Prior to final reduction and temporary fixation, interposed joint cartilage should be removed. If the radial head has been dislocated posteriorly, confirm that it is satisfactorily reduced to the capitellum.


Direct reduction

Reduction is achieved directly.

If the annular ligament is still intact, cut and retract it to achieve better access to the fracture site.

Reduce and provisionally fix the fracture with the help of small pointed reduction forceps and one or two K-wires.

5 Lag screw insertion top



Preplan the number and location of screws. The lag screw must be di-rected perpendicularly to the fracture plane. Drill a gliding hole into the free fragment, sized according to screw size (see fig.). Insert the appropriate drill sleeve into the gliding hole until it reaches the fracture. Now drill the epiphysis of the intact radial head with the appropriate drill bit.


Countersinking and measuring

Countersink the cartilage covering the free fragment in order to prevent protrusion of the screw head.

Measure the depth of the hole and tap the far epiphysis with the appropriate cortical tap and protection sleeve.

Always measure after countersinking to prevent penetration of the screw tip into the joint.


Lag screw insertion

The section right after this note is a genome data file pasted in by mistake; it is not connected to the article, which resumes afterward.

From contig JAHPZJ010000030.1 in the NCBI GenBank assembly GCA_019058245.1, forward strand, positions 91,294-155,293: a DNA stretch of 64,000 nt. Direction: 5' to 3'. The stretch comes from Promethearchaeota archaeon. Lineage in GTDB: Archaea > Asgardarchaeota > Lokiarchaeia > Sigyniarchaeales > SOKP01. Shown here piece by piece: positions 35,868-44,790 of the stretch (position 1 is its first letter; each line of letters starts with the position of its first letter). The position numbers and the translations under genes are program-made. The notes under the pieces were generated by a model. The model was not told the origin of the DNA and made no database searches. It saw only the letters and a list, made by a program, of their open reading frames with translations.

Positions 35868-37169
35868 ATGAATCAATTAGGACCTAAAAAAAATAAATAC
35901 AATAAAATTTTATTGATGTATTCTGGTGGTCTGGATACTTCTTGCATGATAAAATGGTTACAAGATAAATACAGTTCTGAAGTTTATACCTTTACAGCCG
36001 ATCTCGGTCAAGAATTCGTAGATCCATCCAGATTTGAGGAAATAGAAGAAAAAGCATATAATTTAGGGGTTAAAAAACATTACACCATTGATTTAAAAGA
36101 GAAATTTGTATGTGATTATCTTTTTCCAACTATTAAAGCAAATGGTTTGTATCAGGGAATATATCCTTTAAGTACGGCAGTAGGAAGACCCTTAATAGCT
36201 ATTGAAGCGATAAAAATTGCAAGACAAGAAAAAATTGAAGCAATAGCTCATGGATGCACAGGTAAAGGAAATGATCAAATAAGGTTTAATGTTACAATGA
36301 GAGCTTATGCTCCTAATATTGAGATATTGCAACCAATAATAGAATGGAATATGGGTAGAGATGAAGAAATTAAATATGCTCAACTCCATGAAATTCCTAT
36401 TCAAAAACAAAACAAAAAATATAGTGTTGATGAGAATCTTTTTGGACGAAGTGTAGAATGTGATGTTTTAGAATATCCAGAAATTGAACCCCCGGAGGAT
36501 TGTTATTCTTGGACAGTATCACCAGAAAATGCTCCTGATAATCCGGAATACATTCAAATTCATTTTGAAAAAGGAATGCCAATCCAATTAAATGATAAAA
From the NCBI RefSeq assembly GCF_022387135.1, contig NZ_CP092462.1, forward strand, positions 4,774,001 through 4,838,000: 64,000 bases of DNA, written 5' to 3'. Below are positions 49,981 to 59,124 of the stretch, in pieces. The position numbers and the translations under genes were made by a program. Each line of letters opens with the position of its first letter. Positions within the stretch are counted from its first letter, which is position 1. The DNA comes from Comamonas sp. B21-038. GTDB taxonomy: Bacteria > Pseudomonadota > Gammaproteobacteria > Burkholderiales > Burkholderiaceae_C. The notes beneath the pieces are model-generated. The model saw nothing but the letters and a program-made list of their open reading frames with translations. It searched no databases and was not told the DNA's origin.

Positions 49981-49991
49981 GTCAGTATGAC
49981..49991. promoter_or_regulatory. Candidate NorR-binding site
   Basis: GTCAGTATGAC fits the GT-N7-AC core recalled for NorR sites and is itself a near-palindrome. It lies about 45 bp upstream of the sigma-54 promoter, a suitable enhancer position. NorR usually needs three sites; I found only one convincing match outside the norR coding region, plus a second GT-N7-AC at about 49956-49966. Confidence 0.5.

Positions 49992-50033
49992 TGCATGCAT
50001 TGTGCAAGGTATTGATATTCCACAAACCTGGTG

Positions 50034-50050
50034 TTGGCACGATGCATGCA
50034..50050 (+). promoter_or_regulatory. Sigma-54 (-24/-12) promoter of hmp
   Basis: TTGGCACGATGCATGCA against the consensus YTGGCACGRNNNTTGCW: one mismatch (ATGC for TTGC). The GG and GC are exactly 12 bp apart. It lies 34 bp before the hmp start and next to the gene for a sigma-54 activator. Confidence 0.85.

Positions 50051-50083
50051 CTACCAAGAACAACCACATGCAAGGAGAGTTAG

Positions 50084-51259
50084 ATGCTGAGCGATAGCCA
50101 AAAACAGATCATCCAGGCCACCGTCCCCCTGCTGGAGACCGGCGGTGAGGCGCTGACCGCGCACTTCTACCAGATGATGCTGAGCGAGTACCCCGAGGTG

Closely observe the compression effect on the fracture line while tightening the lag screw.

The K-wire(s) should be removed just before the final tightening of the screw.


Second lag screw

If the fracture configuration allows the insertion of a second lag screw, it can be inserted now using the same technique as described above.

Check reduction and screw length with supination/pronation exam. Screws should not obstruct rotation.


Alternative fixation - headless compression screws

When headless compression screws (eg, Herbert or HCS) are used, there is no need for countersinking as the screw head engages inside the bone.

After reduction, provisionally fix the fracture inserting one or two K-wires in the previously planned screw position. Over the K-wire, insert the cannulated screw.

Preparation for screw insertion should be performed according to the surgical technique of the specific screw.

6 Ligament repair top


Repair the annular ligament using non-absorbable sutures.

The lateral collateral ligament may have been avulsed from the lateral humeral epicondyle, or torn in substance. It should be assessed and repaired as necessary.


7 Final assessment top


Following repair of fractures and ligaments, elbow stability should be assessed through a full range of flexion-extension. Radiocapitellar and ulnohumeral joints should remain located.

Also check supination and pronation. Fixation should be stable. Crepitus or restricted motion should be absent. Check fractures and fixation with image intensifier or x-ray.

If elbow instability or dislocation are identified, it is essential to maintain elbow alignment. This can be done with temporary hinged external fixation. If a hinged external fixator is not available, the significantly unstable elbow should be bridged with a non-hinged external fixator.

v1.0 2007-10-14